Images of iconic scenes from the production of Gandhi to celebrate 25 years since its release.
Producer/Director Richard Attenborough talks to actor Ben Kingsley on location in India (All onset and film images copyright Frank Connor)
Relaxing on set
Producer/Director Richard Attenborough relaxes on set with actor Ben Kingsley (All onset and film images copyright Frank Connor).
An Indian greeting
Producer/Director Richard Attenborough, (left) performs a respectful ‘pranam’, the Indian equivalent of a handshake, for villagers to emulate as Ben Kingsley, who plays the Mahatma, strides past.
John Mills as Lord Chelmsford
John Mills make a guest star appearance in Richard Attenborough's film Gandhi. He plays Lord Chelmsford, Viceroy to India during the period following the First World War when, in reaction to the India Act of 1919, Gandhi led his countrymen in an act of total non cooperation, paralysing the sub-continent.
The first march
The young Gandhi (Ben Kingsley) leads his first protest march of striking Indian miners in South Africa.
An emotional homecoming
Relcutantly, a garlanded Gandhi (Ben Kingsley) stands on a box provided by those who have organised his welcome home from South Africa. But any hopes of a stirring speech are dashed when he announces simply that he is glad to be back and, overcome with emotion, joins the palms of his hands to form the traditional salutation, a pranam.
The long walk
At the age of 61, setting a break-neck pace, Gandhi (Ben Kingsley) leads thousands of followers 240 miles from his Sabarmarti Ashram to the sea at Dandi. There, on the anniversary of the Jallianwalla Bagh Massacre, he intends ritually to break the law by gathering untaxed salt.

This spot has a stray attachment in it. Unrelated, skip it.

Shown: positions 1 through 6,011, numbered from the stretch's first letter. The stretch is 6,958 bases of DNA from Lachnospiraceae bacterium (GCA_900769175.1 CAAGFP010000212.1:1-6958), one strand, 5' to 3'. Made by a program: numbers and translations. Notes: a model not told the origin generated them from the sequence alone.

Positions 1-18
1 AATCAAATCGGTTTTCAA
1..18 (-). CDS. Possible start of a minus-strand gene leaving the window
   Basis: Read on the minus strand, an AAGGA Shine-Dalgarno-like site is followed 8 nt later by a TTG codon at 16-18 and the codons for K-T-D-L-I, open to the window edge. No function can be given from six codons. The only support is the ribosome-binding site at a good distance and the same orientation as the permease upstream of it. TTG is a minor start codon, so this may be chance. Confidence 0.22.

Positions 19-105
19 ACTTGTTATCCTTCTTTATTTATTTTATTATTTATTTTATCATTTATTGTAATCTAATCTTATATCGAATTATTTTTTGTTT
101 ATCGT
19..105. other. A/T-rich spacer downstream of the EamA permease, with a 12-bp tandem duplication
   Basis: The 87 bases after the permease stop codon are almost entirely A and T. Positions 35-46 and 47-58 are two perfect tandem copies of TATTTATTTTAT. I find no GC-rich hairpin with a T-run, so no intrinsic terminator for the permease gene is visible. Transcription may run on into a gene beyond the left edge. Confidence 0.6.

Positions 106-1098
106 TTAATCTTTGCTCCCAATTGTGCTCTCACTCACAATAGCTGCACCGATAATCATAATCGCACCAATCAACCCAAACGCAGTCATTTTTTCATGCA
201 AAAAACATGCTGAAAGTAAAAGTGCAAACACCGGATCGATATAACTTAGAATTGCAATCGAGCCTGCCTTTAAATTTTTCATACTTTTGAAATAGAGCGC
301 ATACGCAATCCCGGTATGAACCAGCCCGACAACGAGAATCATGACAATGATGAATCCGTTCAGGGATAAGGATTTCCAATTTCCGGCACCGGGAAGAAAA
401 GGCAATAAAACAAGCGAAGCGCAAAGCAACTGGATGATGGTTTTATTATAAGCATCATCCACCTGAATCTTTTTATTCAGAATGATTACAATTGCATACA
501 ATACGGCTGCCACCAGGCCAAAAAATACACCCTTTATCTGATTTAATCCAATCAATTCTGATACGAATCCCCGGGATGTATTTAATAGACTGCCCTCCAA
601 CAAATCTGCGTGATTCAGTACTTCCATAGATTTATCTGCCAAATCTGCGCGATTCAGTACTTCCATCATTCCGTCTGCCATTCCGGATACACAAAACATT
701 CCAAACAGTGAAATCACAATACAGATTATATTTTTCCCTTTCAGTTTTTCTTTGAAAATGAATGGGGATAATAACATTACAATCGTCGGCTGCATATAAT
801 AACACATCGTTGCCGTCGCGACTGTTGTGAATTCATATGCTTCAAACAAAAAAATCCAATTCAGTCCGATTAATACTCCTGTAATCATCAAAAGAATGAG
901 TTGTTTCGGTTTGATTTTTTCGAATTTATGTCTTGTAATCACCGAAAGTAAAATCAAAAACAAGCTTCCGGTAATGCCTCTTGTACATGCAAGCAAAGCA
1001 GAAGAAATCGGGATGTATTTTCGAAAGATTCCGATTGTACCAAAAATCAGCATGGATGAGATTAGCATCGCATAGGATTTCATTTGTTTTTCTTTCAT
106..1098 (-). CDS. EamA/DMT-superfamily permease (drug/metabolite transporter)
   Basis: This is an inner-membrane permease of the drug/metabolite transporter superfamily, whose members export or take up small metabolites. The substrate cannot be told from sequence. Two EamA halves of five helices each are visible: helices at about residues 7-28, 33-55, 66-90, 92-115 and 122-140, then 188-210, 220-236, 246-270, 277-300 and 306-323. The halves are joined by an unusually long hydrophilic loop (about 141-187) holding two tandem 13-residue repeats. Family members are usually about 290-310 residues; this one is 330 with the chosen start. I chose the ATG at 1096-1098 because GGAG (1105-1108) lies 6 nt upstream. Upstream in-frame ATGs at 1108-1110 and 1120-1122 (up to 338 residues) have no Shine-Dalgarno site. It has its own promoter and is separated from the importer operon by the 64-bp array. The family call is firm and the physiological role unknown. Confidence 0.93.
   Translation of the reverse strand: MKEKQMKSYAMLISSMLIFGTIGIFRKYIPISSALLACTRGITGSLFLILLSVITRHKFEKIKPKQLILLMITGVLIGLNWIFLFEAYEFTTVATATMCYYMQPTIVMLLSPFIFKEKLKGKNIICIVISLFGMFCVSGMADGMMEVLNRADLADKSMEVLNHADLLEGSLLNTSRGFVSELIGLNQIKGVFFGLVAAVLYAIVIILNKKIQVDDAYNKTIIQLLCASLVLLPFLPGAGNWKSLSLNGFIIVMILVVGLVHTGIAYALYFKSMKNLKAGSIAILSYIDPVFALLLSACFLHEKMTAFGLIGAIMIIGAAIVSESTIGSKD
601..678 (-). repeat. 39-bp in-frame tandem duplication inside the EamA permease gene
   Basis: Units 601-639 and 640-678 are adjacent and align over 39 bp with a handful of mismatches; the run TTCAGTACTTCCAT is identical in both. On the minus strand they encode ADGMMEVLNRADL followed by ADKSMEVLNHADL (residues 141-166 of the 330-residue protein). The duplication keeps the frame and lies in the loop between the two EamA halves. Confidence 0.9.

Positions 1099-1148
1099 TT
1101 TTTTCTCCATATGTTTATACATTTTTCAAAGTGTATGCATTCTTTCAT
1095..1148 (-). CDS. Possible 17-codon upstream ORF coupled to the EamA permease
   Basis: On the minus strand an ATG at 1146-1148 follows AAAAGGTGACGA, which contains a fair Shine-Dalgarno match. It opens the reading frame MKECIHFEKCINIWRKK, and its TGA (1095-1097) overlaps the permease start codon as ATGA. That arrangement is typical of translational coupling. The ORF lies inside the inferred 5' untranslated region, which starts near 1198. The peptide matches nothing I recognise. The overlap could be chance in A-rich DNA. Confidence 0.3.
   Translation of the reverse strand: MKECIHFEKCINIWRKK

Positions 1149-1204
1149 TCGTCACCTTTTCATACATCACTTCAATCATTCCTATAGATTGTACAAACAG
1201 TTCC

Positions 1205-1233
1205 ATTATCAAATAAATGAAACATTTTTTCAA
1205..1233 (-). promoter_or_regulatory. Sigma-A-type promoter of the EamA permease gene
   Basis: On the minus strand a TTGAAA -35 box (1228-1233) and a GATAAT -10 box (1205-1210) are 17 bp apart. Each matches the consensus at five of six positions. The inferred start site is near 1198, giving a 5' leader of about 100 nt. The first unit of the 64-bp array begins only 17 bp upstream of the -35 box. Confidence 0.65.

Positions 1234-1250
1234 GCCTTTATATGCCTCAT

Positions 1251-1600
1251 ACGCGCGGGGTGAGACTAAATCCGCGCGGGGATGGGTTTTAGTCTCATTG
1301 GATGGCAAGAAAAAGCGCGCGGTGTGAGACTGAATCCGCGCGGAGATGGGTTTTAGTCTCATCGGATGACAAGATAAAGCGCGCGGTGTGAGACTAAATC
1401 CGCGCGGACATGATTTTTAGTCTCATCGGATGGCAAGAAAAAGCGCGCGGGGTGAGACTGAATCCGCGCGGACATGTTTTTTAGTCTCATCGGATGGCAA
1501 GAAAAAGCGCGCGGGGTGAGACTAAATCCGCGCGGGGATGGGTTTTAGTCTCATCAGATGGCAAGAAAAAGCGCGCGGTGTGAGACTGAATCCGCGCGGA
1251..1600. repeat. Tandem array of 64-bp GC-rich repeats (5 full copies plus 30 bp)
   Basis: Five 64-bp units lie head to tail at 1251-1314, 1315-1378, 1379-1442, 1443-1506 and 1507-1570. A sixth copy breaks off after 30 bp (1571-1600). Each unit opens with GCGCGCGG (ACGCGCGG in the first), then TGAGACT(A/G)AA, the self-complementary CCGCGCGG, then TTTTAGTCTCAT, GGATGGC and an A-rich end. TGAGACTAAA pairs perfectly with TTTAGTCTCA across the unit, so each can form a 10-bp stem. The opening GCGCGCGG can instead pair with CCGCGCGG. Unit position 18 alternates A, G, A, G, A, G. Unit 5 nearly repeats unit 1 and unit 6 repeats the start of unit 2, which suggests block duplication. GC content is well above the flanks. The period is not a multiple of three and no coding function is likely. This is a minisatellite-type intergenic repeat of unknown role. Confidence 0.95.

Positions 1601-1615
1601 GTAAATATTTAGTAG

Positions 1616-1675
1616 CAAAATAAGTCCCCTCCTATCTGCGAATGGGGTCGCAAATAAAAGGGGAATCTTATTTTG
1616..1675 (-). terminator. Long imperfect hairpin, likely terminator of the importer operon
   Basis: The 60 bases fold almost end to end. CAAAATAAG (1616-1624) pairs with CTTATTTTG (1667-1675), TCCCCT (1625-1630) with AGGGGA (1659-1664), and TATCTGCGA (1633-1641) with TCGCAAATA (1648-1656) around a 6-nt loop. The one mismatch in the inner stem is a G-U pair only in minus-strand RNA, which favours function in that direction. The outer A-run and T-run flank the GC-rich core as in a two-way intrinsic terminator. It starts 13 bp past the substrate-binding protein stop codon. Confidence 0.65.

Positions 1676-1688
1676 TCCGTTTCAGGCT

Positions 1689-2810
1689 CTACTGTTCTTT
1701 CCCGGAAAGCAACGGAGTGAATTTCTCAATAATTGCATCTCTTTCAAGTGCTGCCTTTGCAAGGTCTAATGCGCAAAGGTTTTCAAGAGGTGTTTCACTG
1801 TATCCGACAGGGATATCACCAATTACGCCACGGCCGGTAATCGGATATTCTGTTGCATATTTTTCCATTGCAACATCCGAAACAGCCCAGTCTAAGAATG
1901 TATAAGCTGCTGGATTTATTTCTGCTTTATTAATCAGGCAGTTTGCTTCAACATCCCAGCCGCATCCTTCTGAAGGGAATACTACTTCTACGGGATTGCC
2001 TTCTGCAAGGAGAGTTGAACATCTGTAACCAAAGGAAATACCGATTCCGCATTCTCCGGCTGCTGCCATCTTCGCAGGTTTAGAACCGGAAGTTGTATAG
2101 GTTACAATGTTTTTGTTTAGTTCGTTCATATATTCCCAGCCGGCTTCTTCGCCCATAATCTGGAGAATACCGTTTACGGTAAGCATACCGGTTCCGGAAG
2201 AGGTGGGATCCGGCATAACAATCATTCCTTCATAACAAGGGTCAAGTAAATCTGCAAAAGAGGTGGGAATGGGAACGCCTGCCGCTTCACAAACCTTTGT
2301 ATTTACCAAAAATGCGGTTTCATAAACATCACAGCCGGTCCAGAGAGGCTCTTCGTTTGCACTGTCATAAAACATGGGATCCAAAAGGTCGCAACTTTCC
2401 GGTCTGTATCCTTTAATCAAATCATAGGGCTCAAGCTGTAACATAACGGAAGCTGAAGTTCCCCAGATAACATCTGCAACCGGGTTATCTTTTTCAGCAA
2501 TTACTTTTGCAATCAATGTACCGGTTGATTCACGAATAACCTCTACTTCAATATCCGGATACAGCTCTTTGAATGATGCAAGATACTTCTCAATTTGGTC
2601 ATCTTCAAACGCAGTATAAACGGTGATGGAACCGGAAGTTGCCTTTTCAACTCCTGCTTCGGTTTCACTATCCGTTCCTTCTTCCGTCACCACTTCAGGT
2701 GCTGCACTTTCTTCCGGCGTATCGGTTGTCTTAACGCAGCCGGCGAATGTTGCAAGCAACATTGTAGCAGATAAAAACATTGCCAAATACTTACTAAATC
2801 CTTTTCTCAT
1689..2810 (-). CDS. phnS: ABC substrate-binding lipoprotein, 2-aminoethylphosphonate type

Through the villages
As Gandhi (Ben Kingsley), his swelling band of followers, Walker (Martin Sheen) and a host of other international newsmen stride through village after village on their way to Dandi, vast crowds gather to cheer and strew the Mahatma’s path with flower petals.
At Dandi Beach
Mahatma Gandhi (Ben Kingsley), aged 61, defies the might of the entire British Empire by gathering, in the palm of his hand, a few grains of salt. The tax which the British impose on sales of this natural commodity, so essential to life in the Indian climate, is not the only moral point at issue. By flouting the law at Dandi Beach in the most peaceful way possible, and encouraging millions of his fellow countrymen to do the same, Gandhi demonstrates the inability of a vastly outnumbered alien power to control the Indian masses.
An epic role
Ben Kingsley as Gandhi flanked by Rohini Hattangadi as Mrs. Kasturba M. Gandhi and Geraldine James as Meerabahen. Hattangadi won a Supporting Actress BAFTA for her performance.
Producer/director Richard Attenborough prepares to film one of the film's key scenes in New Delhi. In order to remain in command of a crowd estimated to number 400,000 he has donned a British Army uniform and will walk behind a re-creation of the Mahatma’s funeral cortege as it progresses along Rajpath, the city's broad ceremonial avenue. Setting up one of the most populated scenes in cinematic history is taking longer than expected and Attenborough, in overall charge of the $22 million production, anxiously checks the time.
Scooping the top awards
Richard Attenborough accepts a BAFTA for Best Director at the British Academy Film Awards in 1983 for Gandhi. The film also won BAFTAs for Outstanding Newcomer, Actor, Supporting Actress and Best Film (Copyright BAFTA Publishing).
Best Supporting Actress
Rohini Hattangadi receives her BAFTA for Best Supporting Actress for her role as Mrs Gandhi at the British Academy Film Awards in 1983 (Copyright BAFTA Publishing).
Actor Ian Richardson presents Ben Kingsley with his BAFTA for Best Actor for Gandhi at the British Academy Film Awards in 1983 (Copyright BAFTA Publishing).
Ben Kingsley wins again
Ben Kingsley accepts his Outstanding Newcomer to Leading Film Roles BAFTA at the British Academy Film Awards in 1983 for his performance as the 'Mahatma' or 'Great Soul' (Copyright BAFTA Publishing).